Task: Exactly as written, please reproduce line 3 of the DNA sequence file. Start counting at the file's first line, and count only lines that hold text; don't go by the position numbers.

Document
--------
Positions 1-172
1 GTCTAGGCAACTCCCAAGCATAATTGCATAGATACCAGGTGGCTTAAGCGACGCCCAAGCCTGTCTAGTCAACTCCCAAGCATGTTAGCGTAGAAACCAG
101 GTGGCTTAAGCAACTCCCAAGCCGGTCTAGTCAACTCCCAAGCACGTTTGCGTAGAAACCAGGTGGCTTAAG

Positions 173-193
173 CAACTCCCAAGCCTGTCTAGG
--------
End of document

101 GTGGCTTAAGCAACTCCCAAGCCGGTCTAGTCAACTCCCAAGCACGTTTGCGTAGAAACCAGGTGGCTTAAG